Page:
Tokyo: Amid a spurt in global online criminal activities, Japan today said it will take a more active role in bolstering cyberspace security.

A draft guideline prepared by a government panel discussing the matter envisages upgrading the panel into a policy forum around fiscal 2015 by establishing a relevant law.

The move comes in line with the government’s goal of successfully hosting the 2020 Olympics in Tokyo.

“Ensuring cybersecurity is an extremely important challenge in terms of national security and crisis
management,” Prime Minister Shinzo Abe told a meeting of the panel held at his office and also attended by Defense Minister Itsunori Onodera among others.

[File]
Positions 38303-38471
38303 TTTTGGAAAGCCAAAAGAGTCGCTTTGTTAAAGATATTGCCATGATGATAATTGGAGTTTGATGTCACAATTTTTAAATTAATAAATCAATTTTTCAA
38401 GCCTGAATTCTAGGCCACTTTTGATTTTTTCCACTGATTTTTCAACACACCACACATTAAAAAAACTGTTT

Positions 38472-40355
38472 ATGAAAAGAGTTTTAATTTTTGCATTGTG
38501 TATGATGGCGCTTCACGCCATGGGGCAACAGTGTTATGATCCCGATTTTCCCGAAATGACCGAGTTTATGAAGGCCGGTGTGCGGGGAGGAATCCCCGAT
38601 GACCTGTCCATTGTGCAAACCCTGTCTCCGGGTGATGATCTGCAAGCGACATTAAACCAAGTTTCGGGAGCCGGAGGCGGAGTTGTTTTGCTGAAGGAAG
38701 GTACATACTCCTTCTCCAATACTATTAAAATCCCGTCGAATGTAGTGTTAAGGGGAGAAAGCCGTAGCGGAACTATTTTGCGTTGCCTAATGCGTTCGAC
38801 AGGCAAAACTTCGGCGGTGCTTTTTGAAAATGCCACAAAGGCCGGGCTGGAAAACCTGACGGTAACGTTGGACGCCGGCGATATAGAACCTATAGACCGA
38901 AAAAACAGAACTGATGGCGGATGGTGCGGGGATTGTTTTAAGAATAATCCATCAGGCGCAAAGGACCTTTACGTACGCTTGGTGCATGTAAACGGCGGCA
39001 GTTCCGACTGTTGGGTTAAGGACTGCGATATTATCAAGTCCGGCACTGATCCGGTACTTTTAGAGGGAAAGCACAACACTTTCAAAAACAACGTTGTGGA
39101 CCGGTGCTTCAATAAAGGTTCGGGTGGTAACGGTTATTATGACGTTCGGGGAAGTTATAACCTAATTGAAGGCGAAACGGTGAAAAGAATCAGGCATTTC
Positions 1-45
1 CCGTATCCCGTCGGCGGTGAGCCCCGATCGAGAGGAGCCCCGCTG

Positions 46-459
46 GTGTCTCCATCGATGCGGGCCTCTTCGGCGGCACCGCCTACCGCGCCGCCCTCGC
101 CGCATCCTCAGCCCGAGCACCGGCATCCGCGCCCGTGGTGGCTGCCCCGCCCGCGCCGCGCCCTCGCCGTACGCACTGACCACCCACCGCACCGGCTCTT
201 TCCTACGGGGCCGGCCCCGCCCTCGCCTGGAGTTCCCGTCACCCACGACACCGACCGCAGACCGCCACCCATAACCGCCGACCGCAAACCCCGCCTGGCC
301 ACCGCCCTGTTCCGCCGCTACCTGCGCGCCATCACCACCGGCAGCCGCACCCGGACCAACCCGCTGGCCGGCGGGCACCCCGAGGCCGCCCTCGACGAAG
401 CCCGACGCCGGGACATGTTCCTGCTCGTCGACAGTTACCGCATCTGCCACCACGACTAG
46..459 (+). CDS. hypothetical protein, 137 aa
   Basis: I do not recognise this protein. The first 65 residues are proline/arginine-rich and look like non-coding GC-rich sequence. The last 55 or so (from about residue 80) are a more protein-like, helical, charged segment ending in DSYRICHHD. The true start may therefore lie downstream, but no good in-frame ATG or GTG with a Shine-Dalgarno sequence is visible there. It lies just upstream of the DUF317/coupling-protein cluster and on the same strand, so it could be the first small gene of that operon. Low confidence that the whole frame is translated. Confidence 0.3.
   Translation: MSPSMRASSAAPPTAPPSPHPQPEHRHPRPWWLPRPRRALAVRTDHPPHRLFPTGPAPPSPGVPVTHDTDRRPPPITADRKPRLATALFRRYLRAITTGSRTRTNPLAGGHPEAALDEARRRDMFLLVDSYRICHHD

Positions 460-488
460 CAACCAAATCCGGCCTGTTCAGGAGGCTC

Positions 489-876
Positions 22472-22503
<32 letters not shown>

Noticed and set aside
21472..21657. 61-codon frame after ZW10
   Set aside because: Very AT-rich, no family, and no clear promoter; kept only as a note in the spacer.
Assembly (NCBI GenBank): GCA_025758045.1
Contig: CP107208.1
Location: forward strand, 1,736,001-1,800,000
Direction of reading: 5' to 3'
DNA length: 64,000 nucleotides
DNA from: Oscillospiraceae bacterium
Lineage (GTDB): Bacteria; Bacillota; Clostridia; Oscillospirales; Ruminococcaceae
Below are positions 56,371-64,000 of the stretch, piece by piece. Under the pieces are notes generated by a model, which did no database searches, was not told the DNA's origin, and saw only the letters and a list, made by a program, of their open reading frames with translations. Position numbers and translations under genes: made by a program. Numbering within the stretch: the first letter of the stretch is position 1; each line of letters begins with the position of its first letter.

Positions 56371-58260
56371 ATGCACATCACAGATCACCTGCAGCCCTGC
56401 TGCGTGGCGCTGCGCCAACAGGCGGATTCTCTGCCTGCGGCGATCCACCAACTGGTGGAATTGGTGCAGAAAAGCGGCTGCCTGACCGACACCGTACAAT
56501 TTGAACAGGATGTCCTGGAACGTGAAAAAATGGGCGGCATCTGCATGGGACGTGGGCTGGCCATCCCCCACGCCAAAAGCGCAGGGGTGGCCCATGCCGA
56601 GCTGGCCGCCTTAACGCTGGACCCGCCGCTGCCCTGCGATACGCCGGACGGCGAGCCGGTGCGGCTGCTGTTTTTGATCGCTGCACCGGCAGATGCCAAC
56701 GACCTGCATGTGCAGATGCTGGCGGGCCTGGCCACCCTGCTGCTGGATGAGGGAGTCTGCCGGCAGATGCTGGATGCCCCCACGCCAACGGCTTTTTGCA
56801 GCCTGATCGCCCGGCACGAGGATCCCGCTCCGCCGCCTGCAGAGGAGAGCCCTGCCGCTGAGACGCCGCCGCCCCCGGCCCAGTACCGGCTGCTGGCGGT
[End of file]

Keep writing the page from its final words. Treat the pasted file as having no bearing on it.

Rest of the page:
“We will tackle the issue more aggressively,” Abe said.

The envisaged policy forum would cooperate with other government bodies, including the National Security Council that makes decisions on foreign and defense policies, the draft said.

Its secretariat, to be headed by a senior bureaucrat, would have contact with other countries’ authorities as well as with the private sector in Japan to prepare necessary policy.

The ruling coalition led by Abe’s Liberal Democratic Party has already agreed on a bill to give a legal basis to the envisaged policy forum, aiming to submit it to the Diet during the ongoing session through next month.

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